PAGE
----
One Christmas Eve
Would his son ever forgive him?
The question nagged at Blake Carmichael as he climbed the stairs to bed. If the evening they’d just spent together was any indication, the answer was a resounding no.
They’d decorated the Christmas tree, and Eli hadn’t said ten words the entire time. He was only staying until his mom, Blake’s ex-wife, returned from her honeymoon.
Blake had two weeks to convince his teenage son to trust him again. From the upstairs landing, he glanced at the twinkling lights on the Christmas tree below, and sighed. He better not blow this chance.
He walked, not towards his own room, but to Eli’s. The few times his son had stayed overnight, Blake had sneaked into his room to pray by his bedside. If Eli woke up and found him there, he’d be furious, but Blake couldn’t resist looking at his son’s face void of the scowl normally looking back.
He listened outside Eli’s closed door. Aside from the gentle hum of the heater and the distant sound of the surf crashing against the rocky New Hampshire shore, he heard nothing. He cracked the door. In the moon’s glow seeping through the window, Blake saw Eli’s things scattered on the floor—the jeans he’d worn that day, his suitcase with a couple of T-shirts hanging out, and his school backpack.
Beyond the clutter, the queen-sized bed was covered in a messy disarray of blankets, beneath which lay his teenage son.
Blake tiptoed to the bed, sidestepping the clutter. Not even a tuft of his son’s dirty blonde hair stuck out from beneath the comforter. He walked around the bed to see if his son’s face was showing from the other side, but again, all he saw was the blanket. He gently lifted the comforter, but instead of his son’s gangly limbs and messy hair, he saw the plump edge of a pillow.
His heart raced.
He tugged the comforter back another few inches. Pillows and blankets. He pulled the sheets back. More pillows. Heart pounding, he yanked the covers off the bed entirely.
Three pillows were lined end-to-end on the otherwise empty bed.
Eli was gone.
Blake turned on the bedside lamp. “Eli?”
He opened the bathroom door and flipped on the light. Empty.
“Eli?” he called again.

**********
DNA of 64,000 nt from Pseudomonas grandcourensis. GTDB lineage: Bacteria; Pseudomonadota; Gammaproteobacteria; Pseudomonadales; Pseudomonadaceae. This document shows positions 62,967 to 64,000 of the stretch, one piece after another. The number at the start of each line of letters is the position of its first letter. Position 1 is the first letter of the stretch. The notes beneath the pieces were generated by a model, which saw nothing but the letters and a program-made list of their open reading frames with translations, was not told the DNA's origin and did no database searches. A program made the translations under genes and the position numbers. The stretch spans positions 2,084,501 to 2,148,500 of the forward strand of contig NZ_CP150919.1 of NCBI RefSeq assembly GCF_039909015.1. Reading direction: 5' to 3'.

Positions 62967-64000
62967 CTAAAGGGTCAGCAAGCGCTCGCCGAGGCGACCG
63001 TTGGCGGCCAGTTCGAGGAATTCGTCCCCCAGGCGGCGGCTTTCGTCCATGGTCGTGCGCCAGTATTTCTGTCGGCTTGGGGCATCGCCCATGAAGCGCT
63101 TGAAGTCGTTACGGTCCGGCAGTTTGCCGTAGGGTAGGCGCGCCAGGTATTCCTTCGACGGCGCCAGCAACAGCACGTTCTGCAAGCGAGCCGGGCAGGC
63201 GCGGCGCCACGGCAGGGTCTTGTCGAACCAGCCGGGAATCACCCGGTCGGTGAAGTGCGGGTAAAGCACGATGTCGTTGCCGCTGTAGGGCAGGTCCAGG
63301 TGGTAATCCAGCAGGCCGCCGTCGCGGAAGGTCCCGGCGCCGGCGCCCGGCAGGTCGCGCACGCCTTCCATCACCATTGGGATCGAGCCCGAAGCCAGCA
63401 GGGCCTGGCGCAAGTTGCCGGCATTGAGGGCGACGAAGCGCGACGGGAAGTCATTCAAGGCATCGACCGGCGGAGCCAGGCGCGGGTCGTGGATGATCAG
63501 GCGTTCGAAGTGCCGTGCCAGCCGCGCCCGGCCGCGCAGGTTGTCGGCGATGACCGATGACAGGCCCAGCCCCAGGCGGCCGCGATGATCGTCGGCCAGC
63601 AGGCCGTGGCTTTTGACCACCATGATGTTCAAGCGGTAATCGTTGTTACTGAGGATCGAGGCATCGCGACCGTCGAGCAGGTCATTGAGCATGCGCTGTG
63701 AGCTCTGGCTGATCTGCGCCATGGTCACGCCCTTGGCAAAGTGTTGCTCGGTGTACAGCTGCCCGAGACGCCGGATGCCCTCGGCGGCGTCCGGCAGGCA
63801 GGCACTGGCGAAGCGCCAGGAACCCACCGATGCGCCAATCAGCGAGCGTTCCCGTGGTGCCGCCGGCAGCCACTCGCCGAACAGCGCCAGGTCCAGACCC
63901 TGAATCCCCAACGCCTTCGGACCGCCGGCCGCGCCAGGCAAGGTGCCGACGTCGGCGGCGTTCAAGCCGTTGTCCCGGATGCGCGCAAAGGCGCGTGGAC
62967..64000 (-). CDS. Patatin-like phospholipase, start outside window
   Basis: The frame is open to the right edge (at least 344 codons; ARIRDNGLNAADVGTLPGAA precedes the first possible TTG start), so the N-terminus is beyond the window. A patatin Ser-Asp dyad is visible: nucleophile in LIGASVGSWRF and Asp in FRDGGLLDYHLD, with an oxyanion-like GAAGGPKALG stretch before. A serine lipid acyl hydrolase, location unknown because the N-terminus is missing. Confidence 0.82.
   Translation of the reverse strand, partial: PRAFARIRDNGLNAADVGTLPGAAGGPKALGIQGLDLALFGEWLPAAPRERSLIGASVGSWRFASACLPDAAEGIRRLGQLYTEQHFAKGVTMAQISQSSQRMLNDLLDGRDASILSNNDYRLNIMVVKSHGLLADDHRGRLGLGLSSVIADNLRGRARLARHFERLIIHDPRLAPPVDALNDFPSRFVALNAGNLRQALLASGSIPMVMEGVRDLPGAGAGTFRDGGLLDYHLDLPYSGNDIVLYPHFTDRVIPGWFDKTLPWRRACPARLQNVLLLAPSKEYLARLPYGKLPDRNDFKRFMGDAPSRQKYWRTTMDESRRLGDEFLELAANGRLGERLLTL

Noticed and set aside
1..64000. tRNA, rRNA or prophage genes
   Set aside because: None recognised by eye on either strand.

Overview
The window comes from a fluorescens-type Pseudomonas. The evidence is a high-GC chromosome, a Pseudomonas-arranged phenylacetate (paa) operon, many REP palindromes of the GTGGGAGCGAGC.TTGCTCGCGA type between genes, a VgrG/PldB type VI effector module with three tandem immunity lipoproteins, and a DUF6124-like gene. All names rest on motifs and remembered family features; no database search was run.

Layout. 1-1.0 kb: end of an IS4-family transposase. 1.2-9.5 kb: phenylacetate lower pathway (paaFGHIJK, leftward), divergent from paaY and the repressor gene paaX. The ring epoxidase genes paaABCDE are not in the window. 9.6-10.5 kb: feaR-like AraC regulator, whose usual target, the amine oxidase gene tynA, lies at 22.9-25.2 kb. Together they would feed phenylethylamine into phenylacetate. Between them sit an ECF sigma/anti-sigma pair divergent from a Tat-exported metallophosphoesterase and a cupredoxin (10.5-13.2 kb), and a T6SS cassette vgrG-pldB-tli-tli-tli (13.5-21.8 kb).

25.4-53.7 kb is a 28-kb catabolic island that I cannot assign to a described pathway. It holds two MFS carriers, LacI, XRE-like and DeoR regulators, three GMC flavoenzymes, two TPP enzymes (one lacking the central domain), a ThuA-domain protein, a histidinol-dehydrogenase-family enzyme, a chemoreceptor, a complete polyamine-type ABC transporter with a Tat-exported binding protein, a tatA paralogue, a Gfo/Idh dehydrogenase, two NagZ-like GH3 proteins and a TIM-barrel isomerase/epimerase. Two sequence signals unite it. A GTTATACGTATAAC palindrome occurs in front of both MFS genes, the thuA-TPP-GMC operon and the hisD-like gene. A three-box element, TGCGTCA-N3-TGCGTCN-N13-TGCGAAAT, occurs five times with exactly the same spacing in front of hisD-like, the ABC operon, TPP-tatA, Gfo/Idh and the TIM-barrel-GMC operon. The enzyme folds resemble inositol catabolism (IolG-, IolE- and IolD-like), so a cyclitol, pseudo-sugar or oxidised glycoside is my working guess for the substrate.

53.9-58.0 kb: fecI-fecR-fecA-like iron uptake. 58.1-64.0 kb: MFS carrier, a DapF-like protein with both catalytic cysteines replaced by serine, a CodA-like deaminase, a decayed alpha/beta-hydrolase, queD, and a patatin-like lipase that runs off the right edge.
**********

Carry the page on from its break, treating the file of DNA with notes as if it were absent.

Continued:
Blake stood in the center of his son’s room, shocked and muttering incoherent prayers. Then he bolted out of the room, down the stairs, and into his office. Disconnecting his cell phone from its charger, he dialed Eli’s number.
It went straight to voicemail.
Blake dropped the phone on the desk, resisting the urge to throw it against the wall. Instead, he opened his laptop, navigated to his email program, and scrolled down to his ex-wife Amber’s message from two days before.
Yes! Halfway down the page was the name and phone number of Eli’s best friend. He dialed.
“Hello?” said a groggy female voice.
“Mrs. Bishop?” Blake ran out of the study and up the stairs.
“I’m sorry to be calling so late. This is Blake Carmichael, Eli’s father. I was wondering if you’ve seen him tonight.”
The woman cleared her throat. “Um … no. Why?” Her voice sounded concerned. She probably knew Eli better than Blake did. “Is he OK?”
“I don’t know.” Blake returned to his son’s room, scanned it, and sat down beside the backpack. “He sneaked out. I hoped maybe…is Hayden there?”
“Yes, hold on a second.”
Blake unzipped the backpack while he waited. Slowly he pulled out the contents. A three-ring binder, at least a dozen pencils, most with dull or broken tips, a handful of crumpled pages. An old math test—Eli got an A-minus. Two faded red erasers. While he searched the backpack, music filtered through the phone, louder by the second. Either Hayden slept with music blaring or he was still awake.
The music suddenly stopped.
“Here he is,” Mrs. Bishop said.
“Hayden? This is Blake Carmichael, Eli’s father. He sneaked out tonight. Any idea where he might be?”
“Nope. Haven’t talked to him.”
“Listen, I know you don’t want to get him in trouble, but…well, he’s already in trouble. At this point, I just need to know he’s safe. I won’t even tell him I talked to you.”
“I told you,” Hayden said. “I don’t know where he is.”
“Do you have any suggestions for me, then? Ideas where I could look for him? People I could call?”
Hayden snorted. “It’s too bad you have to call me to find out about your own son, huh?”
Blake felt his temper roll in like the surf outside. He blew out a breath and prayed for patience. “Yes. It’s unforgiveable.” He let the words hang in space, hoping Hayden would take pity on him. Seconds ticked away while the silence expanded.
Finally he heard a deep sigh. “I really don’t know where he is, but you could call his girlfriend. The two of them seemed to be planning something at school yesterday.”